Reviewby Rebecca Silverman,
Haganai: I don't have many friends
Hasegawa Kodaka has just transferred to Saint Chronica Academy. Due to his naturally blond hair, he is largely considered a thug, and thus has had a difficult time making friends. Then one day he comes across Mikazuki Yozora, a girl in his class, having a conversation with her “air friend.” Quickly surmising that neither of them are any good at making real friends, Yozora immediately founds the “Neighbors Club” in an attempt to get them some. Can these socially inept students overcome their friendship issues? And what does playing video games have to do with it?
Awkward high school comedies are at this point a dime a dozen, so to make one stand out from the crowd takes some doing. Based on the light novels of the same name, Boku ha Tomodachi ga Suku Nai, better known as Haganai and translating to I Don't Have Many Friends, makes a noble effort on that front, and if it isn't the most remarkable story in its genre, it still has plenty of amusement to offer while still falling into a few tired old traps.
Our story begins somewhere in the middle – Hasegawa Kodaka is spacing out in a club meeting, having a dream about beach beauties getting along. Unfortunately for him, the reality of his situation is that two of the girls in the club are in the midst of an out-and-out nabe battle while the other three members – a maid, a small nun, and a goth loli little sister – muddle along. This serves as our introduction to the dysfunctional members of the Neighbors Club, and is presumably meant to pique our interest in the story. While it is amusing in its way, it can also be seen as a turn off for readers who are too familiar with the cast of characters from other stories, offering the misleading impression that this is another cookie-cutter high school story.
Luckily, while it does have moments where it devolves into stereotypical sludge, for the most part Haganai's first volume is fairly entertaining. Prologue over, the story goes back to the beginning, to the moment when Kodaka first meets Yozora. He's on his way back to the classroom to retrieve something he forgot when he hears her having an animated conversation with someone...who doesn't appear to be there. Embarrassed and defensive, Yozora informs Kodaka that she talking to Tomo-chan, her “air friend.” Understandably flummoxed, Kodaka isn't quite sure what to do, and by the end of the encounter, Yozora has latched onto him and forced him to become a founding member of her new club which has the goal of making the two of them some friends. Swept along, Kodaka can't quite get out of it, nor does he seem particularly invested in doing so – for all that he's the ostensible main character, Yozora is so overwhelming that she takes over his school life with ease and rapidity, Haruhi Suzumiya-style. Some strange and terrifying posters later, Yozora and Kodaka are joined by apparently (and self-proclaimedly) perfect Kashiwazaki Sena, who is at constant loggerheads with Yozora, which is both funny and annoying.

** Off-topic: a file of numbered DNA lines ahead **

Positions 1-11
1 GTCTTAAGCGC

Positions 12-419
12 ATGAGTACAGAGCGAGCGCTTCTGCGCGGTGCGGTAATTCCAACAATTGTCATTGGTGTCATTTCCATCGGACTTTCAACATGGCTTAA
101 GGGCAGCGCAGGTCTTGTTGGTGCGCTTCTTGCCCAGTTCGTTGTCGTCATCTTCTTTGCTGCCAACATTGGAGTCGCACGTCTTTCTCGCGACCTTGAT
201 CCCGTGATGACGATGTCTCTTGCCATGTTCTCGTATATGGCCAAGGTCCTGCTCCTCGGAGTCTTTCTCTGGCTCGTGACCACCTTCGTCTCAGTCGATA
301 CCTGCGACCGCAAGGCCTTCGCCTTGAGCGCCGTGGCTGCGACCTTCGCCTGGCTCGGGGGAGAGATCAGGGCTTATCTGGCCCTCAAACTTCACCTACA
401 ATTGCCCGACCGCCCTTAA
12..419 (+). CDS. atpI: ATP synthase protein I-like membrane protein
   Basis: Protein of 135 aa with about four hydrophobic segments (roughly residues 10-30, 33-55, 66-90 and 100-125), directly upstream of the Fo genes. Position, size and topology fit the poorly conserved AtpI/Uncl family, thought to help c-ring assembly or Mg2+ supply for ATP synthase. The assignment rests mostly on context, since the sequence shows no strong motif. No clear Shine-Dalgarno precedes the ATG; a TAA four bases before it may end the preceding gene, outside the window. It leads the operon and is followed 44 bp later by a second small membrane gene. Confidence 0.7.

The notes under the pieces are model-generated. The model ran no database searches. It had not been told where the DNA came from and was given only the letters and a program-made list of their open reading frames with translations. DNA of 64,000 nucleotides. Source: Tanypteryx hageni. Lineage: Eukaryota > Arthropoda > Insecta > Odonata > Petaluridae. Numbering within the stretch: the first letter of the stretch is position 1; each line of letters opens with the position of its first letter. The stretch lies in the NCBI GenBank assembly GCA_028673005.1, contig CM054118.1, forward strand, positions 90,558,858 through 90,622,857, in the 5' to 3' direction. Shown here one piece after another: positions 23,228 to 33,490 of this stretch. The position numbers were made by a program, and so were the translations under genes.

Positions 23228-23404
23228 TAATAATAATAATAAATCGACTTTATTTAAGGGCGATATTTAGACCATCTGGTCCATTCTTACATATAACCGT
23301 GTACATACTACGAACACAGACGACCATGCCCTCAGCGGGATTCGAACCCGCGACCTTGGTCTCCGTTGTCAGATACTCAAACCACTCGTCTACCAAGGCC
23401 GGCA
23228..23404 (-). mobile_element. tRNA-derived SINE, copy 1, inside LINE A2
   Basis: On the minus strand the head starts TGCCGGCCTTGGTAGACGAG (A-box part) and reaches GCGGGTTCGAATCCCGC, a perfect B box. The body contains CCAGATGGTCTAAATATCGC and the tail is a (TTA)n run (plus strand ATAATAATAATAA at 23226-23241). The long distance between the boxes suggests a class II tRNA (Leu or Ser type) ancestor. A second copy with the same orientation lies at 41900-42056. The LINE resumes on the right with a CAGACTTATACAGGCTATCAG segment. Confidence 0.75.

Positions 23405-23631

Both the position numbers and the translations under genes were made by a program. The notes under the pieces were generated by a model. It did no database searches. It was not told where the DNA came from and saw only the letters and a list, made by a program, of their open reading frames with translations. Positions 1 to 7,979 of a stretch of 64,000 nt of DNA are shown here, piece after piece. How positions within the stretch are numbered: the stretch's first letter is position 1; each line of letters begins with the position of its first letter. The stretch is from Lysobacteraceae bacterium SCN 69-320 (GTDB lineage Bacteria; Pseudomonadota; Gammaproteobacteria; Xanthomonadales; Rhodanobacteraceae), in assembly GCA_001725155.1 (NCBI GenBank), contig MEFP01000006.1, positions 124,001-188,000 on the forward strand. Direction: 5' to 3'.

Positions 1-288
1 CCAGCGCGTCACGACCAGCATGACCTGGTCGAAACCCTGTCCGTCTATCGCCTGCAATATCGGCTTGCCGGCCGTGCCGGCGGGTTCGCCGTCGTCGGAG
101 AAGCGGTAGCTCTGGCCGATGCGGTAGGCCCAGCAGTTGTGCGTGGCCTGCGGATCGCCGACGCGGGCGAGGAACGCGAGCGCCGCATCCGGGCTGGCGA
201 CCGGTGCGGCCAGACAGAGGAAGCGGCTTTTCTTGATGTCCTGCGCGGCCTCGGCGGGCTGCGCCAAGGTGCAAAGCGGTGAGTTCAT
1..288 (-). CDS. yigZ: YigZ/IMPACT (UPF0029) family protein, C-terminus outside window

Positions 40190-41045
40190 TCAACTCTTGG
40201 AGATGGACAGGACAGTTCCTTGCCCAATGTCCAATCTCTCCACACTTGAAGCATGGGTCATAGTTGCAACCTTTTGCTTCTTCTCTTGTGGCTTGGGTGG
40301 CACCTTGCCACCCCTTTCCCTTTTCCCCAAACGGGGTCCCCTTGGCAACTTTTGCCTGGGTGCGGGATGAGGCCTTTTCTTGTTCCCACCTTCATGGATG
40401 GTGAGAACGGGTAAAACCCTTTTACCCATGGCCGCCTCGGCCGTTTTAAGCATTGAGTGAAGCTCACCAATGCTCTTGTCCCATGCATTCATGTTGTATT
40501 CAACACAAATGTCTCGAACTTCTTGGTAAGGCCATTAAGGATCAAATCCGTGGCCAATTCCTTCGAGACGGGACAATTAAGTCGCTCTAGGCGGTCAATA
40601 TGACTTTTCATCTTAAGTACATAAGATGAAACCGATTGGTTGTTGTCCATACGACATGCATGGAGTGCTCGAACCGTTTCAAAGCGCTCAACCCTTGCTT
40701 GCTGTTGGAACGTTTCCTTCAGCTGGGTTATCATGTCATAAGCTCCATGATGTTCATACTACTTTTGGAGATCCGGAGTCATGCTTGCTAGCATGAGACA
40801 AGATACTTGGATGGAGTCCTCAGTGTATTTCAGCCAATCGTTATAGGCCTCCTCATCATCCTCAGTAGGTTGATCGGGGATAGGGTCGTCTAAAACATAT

If the characters were left to carry the story, we might have a problem. Neither Yozora nor Sena are particularly charming or endearing, and Kodaka, while he does have a personality of his own, is still somewhat underwhelming as a protagonist. Fortunately the story makes good use of club activities to keep things fun, specifically the girls' idea that playing video games will help them to become better at social interactions. They play a Monster Hunter type handheld game, which is mildly amusing, and then a dating sim, which has much better results. The girls' reactions to the girls in the game are over-the-top and very funny, making that chapter the real highlight of the volume.
Itachi's art is quite interesting, as she goes between beautiful depictions of the girls and messy sketches, which actually works well for the series and adds some more humor to the proceedings. Her portrayal of Yozora's own art looks like the work of a seriously deranged elementary schooler, which is exactly what it needs to be and makes the posters even more entertaining. The color pages Seven Seas has included show more detail than the interior black and white art, and Itachi has a deft hand with small humorous details in the panels, such as the occasional physical manifestation of Tomo-chan.
All in all, Haganai manages not to be just another high school comedy while still falling prey to some of the genre's pitfalls. Characters aren't all that unique in terms of personality, the myth of the cute nun endures, and Yozora and Sena insult each other based on breast size. (Do any girls actually do that?) But Itachi's artistic flourishes and the out-and-out silliness of some of the club activities save it from mediocrity, and if you have room in your heart for another tale of high school hijinks, Haganai has a book for you.
Overall : B-
Story : C+
Art : B
+ Fun artistic flourishes, the dating sim chapter is very funny and the Monster Hunter one is pretty fun too.
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